(ii) the application of the shipowners' agreements also has the effect of distorting competition between European shippers operating on African markets: French exporters are in an unfavourable position compared with their competitors sailing to the same destinations from other Community countries; French importers are equally at a disadvantage as regards both the supply of services and freight rates,

(iii) the distortions described above can have repercussions on port activity in both Africa and Europe: the constraints imposed on French shippers by the restrictive practices of the committees discourage shippers in French ports from importing or exporting from the African countries concerned. French shippers that are dissatisfied with the quality of the services or freight rates offered by members of shipowners' committees are thus obliged:

- either to operate from ports in the countries adjacent to France. Such 'deflections of trade' have the effect of favouring those ports in relation to French ports even if the 'deflections' are impeded by the fact that shippers are required to produce documents showing the provenance and destination of their goods,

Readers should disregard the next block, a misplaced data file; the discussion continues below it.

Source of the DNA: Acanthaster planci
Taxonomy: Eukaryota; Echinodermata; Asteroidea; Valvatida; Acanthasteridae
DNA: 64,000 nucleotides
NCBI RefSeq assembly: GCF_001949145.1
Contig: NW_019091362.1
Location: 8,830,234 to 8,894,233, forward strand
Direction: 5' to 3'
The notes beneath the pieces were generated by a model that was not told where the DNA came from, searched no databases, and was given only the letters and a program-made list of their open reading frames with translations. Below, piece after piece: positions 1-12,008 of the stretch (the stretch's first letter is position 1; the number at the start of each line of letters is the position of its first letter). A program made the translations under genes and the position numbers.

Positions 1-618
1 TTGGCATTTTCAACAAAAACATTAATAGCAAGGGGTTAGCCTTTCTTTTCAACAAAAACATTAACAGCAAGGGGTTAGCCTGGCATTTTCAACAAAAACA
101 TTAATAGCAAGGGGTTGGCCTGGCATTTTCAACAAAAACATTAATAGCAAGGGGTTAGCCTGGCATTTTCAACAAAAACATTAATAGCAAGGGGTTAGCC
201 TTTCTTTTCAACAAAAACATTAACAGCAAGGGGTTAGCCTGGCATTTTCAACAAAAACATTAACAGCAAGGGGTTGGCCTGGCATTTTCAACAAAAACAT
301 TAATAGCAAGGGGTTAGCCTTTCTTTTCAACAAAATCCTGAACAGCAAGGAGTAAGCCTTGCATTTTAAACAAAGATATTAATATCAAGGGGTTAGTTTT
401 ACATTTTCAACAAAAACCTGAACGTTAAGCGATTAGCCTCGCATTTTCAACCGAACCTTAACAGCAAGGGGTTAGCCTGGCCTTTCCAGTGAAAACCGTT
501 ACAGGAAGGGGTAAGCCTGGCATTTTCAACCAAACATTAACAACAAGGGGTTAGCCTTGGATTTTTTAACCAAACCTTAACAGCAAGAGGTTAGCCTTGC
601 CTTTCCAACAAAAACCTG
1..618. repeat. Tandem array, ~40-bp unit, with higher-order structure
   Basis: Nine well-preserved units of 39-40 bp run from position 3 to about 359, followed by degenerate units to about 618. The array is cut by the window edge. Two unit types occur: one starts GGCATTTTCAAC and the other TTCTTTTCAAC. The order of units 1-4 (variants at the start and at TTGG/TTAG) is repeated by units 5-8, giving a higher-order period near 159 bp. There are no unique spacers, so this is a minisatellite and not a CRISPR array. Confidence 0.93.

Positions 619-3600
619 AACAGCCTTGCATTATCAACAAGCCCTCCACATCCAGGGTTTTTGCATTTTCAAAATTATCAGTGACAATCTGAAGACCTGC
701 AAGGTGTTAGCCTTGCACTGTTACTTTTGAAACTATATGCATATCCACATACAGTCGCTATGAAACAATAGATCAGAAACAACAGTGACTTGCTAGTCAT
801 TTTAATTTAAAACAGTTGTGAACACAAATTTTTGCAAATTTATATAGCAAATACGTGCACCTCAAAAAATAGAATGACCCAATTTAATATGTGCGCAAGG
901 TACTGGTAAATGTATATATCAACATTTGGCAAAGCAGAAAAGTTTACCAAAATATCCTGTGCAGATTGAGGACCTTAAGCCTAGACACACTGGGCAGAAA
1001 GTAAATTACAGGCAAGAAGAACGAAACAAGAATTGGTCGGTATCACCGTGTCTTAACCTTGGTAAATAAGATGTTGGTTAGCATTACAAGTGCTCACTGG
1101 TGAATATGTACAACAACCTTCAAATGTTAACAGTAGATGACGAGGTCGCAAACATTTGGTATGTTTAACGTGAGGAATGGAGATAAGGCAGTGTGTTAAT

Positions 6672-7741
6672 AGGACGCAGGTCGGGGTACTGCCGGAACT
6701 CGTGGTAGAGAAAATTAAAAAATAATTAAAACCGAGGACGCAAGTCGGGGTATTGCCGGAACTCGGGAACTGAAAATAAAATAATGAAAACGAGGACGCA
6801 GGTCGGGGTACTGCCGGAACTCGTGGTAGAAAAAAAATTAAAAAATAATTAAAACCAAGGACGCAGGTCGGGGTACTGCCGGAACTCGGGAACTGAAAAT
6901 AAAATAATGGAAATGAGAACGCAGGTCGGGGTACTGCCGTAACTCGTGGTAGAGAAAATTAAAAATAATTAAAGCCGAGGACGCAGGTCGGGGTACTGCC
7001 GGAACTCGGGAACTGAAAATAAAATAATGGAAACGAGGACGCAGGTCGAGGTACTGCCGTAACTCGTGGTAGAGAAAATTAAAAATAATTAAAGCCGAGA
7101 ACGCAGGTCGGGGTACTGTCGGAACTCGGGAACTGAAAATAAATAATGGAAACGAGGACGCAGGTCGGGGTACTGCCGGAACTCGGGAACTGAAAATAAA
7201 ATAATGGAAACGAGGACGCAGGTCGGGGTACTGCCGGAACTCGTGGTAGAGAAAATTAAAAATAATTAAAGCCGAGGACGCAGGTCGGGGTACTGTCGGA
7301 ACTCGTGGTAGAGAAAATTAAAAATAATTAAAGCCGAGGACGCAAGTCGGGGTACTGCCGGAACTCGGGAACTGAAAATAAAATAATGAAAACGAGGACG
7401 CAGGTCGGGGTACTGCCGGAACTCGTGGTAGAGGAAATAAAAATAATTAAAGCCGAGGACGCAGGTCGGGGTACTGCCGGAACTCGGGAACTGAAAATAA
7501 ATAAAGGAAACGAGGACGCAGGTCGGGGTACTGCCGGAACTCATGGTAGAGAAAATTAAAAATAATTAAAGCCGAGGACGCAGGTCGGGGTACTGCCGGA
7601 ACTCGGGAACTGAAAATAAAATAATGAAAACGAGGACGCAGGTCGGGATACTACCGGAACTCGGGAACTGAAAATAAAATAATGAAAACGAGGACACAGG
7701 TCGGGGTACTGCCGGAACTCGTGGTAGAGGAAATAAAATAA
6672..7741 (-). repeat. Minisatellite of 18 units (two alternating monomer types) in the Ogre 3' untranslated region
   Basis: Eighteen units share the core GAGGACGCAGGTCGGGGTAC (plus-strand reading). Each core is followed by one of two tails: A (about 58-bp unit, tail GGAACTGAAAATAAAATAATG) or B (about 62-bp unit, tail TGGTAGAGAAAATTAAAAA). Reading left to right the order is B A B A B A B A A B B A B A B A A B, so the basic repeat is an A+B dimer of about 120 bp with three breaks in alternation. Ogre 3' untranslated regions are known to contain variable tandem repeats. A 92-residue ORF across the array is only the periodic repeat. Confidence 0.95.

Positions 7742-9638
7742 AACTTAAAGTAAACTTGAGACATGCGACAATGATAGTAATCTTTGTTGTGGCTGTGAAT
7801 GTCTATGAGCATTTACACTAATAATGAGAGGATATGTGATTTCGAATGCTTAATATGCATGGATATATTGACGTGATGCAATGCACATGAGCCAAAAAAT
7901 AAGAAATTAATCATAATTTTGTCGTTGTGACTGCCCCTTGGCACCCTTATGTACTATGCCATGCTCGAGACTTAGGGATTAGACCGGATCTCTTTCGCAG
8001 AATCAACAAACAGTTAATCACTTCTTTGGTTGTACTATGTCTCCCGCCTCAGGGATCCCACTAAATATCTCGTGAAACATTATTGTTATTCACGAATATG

- or to give up trading with the African countries covered by the shipowners' committees, which has a depressive effect on the activity of French ports.

This produces distortions in the competition between French and other Community ports for the transport of goods to or from West Africa.

3. Article 2 of Regulation (EEC) No 4056/86

(44) The Commission considers that the agreements and concerted practices forming the subject of this Decision do not constitute technical agreements within the meaning of Article 2 of Regulation (EEC) No 4056/86 as they are aimed solely at commercial objectives and are therefore, on the basis of that Article, covered by Article 85 (1) of the Treaty.

4. Article 3 of Regulation (EEC) No 4056/86

(45) The agreements and concerted practices forming the subject of this Decision do not qualify for exemption under Article 3 of Regulation (EEC) No 4056/86. The exemption applies only to agreements, decisions and concerted practices engaged in by all or some of the members of one or more liner conferences, when they have as their objective the fixing of rates and conditions of carriage and, as the case may be, one or more of the other objectives set out in that Article. The objective of the shipowners' committees, however, is not to fix common rates.